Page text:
The total price tag for government-led stimulus programs in the Asia/Pacific region will easily tip over US$1.5 trillion by mid-2009. This massive injections of liquidity will up the ante in the already fierce competition of banks. In Thailand for example, Bangkok Bank has proven that bank network reach is still king, as the bank won the right to distribute stimulus checks for over 10 million Thai citizens. A reported price of 2 baht per check is loose change for a giant institution, but is not a laughing matter either, given the ardent competition for every revenue generation opportunity.
Meanwhile, banks are expected to realign their loan growth targets as governments highlight priority sectors and greenlight huge infrastructure build-outs. Financial Insights Asia/Pacific's average loan growth estimates for 12 key Asia/Pacific markets is now at 8.7%, reduced further from previous estimates of 10.3% in November 2008. We will get a clearer picture of the aggregate and sectoral loan growth numbers by June 2009. However, we are certain that growth rates in 2009 will still be robust relative to the dire predictions in the United States and Europe. Respectable growth rates are expected out of countries with large populations such as China, India, Indonesia, and Vietnam.
Technology implications for banks?
Banks that are able to showcase operational efficiency aside from reach and distribution will win in the governments' cash-to-the-public programs. In the public spending side, key factors of success will be capability to build out lending models and the capability to scale up growth in priority sectors. Further, loan origination systems was a strong initiative for banks in the Asia/Pacific region prior to the crisis, and will be critical area of focus now.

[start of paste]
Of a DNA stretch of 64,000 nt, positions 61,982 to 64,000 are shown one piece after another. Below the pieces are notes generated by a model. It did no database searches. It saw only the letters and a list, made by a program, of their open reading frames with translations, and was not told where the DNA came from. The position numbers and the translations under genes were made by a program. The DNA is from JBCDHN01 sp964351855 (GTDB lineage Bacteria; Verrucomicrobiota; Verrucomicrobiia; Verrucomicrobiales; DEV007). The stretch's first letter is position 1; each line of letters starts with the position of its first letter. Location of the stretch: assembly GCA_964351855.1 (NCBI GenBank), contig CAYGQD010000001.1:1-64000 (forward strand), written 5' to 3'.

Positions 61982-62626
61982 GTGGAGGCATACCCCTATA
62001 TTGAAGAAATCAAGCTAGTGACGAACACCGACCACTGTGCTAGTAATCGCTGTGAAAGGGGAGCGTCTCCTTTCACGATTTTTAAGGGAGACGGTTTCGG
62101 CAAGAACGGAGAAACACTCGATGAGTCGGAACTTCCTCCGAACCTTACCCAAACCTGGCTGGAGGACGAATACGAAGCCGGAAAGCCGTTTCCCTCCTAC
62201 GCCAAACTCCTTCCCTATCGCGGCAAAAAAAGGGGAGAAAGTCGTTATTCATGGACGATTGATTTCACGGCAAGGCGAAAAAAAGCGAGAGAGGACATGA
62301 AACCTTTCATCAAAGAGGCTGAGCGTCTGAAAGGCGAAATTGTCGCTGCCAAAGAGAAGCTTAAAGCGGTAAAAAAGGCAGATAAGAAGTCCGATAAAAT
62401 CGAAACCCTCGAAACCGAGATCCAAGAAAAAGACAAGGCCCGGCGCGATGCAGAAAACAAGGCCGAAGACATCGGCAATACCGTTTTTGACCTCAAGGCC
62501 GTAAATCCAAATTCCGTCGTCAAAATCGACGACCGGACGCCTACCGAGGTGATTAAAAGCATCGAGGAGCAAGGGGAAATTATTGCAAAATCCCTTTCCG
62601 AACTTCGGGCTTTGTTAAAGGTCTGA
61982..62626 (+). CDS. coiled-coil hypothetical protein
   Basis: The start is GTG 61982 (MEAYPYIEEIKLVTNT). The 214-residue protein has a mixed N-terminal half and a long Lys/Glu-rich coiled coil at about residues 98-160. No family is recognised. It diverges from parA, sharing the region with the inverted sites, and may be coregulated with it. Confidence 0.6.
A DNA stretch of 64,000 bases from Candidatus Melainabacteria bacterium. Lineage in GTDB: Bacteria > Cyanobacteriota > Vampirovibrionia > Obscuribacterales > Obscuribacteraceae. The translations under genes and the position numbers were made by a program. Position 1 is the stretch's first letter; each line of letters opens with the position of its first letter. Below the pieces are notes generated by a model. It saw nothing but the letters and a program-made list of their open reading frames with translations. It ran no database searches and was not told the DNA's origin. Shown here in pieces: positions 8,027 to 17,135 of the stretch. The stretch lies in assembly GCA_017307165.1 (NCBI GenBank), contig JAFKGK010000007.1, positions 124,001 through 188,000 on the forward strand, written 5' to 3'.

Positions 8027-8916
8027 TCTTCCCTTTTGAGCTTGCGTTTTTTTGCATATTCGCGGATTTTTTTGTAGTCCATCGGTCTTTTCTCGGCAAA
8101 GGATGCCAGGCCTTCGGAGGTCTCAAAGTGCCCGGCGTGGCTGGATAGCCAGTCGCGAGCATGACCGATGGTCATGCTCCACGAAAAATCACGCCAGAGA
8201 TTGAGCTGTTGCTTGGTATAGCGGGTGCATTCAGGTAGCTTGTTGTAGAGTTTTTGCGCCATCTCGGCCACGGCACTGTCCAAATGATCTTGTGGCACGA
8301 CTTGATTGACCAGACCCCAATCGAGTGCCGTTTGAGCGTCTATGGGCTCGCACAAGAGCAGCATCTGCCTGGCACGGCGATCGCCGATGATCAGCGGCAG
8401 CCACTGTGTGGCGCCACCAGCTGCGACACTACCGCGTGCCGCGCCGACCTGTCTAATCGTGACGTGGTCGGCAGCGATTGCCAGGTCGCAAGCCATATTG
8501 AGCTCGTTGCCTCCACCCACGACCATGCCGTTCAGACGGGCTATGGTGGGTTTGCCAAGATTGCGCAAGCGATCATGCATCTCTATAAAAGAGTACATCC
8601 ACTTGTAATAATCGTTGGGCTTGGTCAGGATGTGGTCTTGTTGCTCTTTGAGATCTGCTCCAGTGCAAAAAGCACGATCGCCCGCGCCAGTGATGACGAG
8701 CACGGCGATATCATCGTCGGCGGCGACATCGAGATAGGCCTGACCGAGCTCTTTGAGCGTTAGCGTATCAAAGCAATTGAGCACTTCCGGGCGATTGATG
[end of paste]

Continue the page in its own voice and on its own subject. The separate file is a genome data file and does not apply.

We estimate that about 60% of loan origination systems of the top 250 Asia/Pacific banks were (and are still) outdated and could not cope with an upsurge in lending. Leading banks are expected to invest heavily in modeling and analytics (good news for leading players like SAS, FICO, etc). Building of course on quality data, these investments in scoring, models, and analytics will help in key areas such as decisioning, pricing, servicing, fraud prevention, and even collections and recovery
The full report, Asia/Pacific Banking in 2009: Opportunities Amid a Crisis, is available on the Financial Insights' Web site.